There are no great books about the Everly Brothers. No classic documentary films. Despite their influence on American pop music, which would be difficult to overstate, or the great, gaping beauty and sadness of their music, we are left with… by Will Stephenson | Nov, 2017

Track 5 – “Rainbows” by James Lindsey FEAT. Cicily Bullard When Lindsey raps “I’m talking rainbows,” I think he must be talking black joy. I think he must be talking the kind of rainbow you see in the shimmer-swirl of… by Minda Honey | Nov, 2017

Track 22 – “Wondrous Love” by Pine Mountain Girls’ Octet & Track 23 – “Pretty Polly” by Locust Grove Octet The Louisville trio Maiden Radio—Cheyenne Marie Mize, Julia Purcell, and Joan Shelley—took the reins on gathering a contemporary octet of Kentucky… by Nathan Salsburg | Nov, 2017

In 1892, Mildred wrote an article titled “Negro Music” for Music, a Chicago journal. She used the pseudonym Johann Tonsor because she was worried that her ideas wouldn’t be taken seriously if readers knew she was a woman. Two decades before the… by Michael L. Jones | Nov, 2017

A feature essay from the 100th issue. From across the broad and whitecapped Indian River, the Kennedy Space Center looks like two tiny Lego sets in the distant vegetation. The palms here are windswept, the oaks are scrubby. Pelicans bob… by Lauren Groff | Mar, 2018

A Freakwater song works something like this. Irwin starts singing over a bass and guitar. Bean comes in after a few bars, accompanied by violin or pedal steel. They trade lines back and forth, then converge into stacked harmonies in… by Erik Reece | Nov, 2017

That Hell was born and raised not in some dark and edgy urban enclave but in the rolling hills of Lexington, Kentucky, can feel incongruous. It’s too soft, where he comes from—too genteel. Yet having emerged from a region Hell… by Amanda Petrusich | Nov, 2017

 A Letter from the Editor, Spring 2018. This issue is packed with other luminaries: Nikki Giovanni, Lolis Eric Elie, and Wendell Berry express the tenderness of our closest relationships. Randall Kenan and Thomas Pierce, contemporary masters of Southern fiction, offer… by Eliza Borné | Mar, 2018

Everybody wants to be Southern but don’t nobody want to be Southern, too. To enjoy the culture, to have gentrified ham hocks, but not to deal with ham hocks’ relationship to slavery or slavery’s relationship to the present and future.… by Zandria F. Robinson | Nov, 2017

September 05, 2017

An excerpt from Loudon Wainwright III’s new memoir.

I don’t know if they still make records quickly in Nashville, but Attempted Mustache was recorded in four days and mixed in two. We were out of there in less than a week.

September 05, 2017

Sketches of Tennessee.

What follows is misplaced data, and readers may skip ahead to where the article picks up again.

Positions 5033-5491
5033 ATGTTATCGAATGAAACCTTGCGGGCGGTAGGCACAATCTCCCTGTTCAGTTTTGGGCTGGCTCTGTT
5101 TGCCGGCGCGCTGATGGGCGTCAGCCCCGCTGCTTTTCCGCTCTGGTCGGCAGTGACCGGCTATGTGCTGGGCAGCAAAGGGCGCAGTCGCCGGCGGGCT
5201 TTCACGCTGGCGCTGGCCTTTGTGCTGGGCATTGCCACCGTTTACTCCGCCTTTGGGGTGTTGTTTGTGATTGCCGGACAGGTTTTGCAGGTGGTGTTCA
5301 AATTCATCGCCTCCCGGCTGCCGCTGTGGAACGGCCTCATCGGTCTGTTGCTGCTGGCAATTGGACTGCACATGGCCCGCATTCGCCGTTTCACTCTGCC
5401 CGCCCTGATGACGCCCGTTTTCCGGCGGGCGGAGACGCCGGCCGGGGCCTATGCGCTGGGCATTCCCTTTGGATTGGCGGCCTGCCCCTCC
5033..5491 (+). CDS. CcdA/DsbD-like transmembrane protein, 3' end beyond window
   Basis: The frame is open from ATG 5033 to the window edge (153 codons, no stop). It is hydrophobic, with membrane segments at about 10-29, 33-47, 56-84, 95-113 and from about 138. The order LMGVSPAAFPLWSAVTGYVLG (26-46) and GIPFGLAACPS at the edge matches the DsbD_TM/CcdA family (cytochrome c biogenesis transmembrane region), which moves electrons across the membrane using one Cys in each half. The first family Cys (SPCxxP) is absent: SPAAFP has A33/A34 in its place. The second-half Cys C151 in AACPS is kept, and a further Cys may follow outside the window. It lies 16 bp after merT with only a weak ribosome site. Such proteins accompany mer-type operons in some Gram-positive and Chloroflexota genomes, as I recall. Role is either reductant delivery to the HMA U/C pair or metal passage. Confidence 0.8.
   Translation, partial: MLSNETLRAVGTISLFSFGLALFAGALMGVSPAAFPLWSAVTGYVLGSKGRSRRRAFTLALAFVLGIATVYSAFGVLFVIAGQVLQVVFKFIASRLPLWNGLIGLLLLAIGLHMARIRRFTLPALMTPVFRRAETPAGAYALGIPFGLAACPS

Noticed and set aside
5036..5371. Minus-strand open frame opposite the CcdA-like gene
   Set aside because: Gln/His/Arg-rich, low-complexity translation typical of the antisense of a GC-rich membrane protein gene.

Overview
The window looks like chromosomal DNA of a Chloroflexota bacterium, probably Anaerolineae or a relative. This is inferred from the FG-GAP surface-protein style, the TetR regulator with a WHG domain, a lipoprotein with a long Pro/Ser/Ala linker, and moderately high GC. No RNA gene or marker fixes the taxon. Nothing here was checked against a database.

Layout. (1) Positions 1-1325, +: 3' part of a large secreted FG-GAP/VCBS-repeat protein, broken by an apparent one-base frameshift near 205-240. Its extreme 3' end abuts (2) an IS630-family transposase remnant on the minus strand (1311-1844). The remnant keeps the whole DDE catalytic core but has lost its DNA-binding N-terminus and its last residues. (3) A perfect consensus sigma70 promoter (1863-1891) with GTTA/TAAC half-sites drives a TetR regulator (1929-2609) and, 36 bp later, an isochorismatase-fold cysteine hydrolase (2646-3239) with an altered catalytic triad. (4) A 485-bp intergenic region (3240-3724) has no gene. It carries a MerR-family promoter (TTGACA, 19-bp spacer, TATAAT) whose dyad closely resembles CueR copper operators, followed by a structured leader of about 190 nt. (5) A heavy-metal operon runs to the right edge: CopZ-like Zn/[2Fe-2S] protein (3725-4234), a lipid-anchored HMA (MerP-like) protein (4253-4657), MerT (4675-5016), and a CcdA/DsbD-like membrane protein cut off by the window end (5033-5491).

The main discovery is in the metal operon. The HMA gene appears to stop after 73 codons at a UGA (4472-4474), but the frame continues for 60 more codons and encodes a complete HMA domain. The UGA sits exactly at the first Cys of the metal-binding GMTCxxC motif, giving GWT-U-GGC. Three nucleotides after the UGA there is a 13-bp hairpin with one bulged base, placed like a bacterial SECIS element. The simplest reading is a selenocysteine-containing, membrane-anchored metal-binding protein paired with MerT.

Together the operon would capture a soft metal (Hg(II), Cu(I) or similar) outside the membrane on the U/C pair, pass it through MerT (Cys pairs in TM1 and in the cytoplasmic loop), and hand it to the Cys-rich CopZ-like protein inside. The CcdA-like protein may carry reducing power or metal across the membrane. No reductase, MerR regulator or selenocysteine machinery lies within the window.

From the time I was about ten years old, my mother and I put in our time by visiting with Irma for an hour or two every day. We’d bring her the Enquirer and Star and try to cheer her up by pointing out the most salacious stories and the home remedies for arthritis. Sometimes she’d enlist me to rub her back, and I’d perch monkeylike on the back of the couch, kneading her knots as she growled, “I could hug yer neck fer that.”

April 04, 2016

My scream moves through a body that has been in working order for more than thirty-four years. It is a five-foot-six-and-one-half-inch female body, around 140 pounds, and its bone structure appears larger than those of most women I see in the park or at the gym or in the market. Only one of these larger-than-average bones—a metatarsal—has broken, but this still affects the body posture and consequently, according to some, the resonance of the voice. I think, however, that the warped state of the neck and shoulders after years in front of a laptop alters the sound much more significantly. Twenty-five-and-one-half percent of this body is fat and up to sixty percent of it is water. It is not without its tonsils or its appendix and it has never been impregnated. All these facts are a part of the sound you hear when I sigh, sing, or say “hello,” or scream it.

March 21, 2016
Half a mile from our house there’s a little gas market, run by friendly Russians—Siberians, a few of them—whose presence in southeastern North Carolina remains inexplicable to me, and seemingly to them many days.
September 21, 2016

An excerpt of The Home Place: Memoirs of a Colored Man’s Love Affair with Nature.

I grew up in the southwestern frontier near North Augusta, on a ragged, two-hundred-acre family farm where we raised our own beef, grew our own vegetables, and drew our water out of cool, sweet springs. From heaven—or from a high-flying hawk’s viewpoint—I imagine that the plowed fields, pastures, and humble houses looked like a hole punched into the expanse of green. That gap in the wildness was our Home Place.

August 30, 2016

My mother was an instinctive cook. Words and directions did not hold much for her. She was a keen observer. She learned to cook from watching her aunts; her grandmother, Maw; her own mother. She loved recipes. Clipped them from the newspaper, kept them crammed in cookbooks and stuffed in bowls around the kitchen. She read them like fiction, intrigued by the possibilities they suggested, but hardly foolish enough to take them as literal instructions for real life.

March 11, 2016

A conversation with Barry Moser.

My relationship with my brother has haunted me all my life. When I see or read stories of brotherhood, the experience takes me into a state of reverie—a place of wondering what might have been, what could have been. That always makes sad, and I usually weep.


February 03, 2016

A conversation with Chris Offutt. 

This objectivity created distance in myself from everything—a distance from my own existence—which was essential in order to confront this material every day, the constant barrage of pornographic depictions.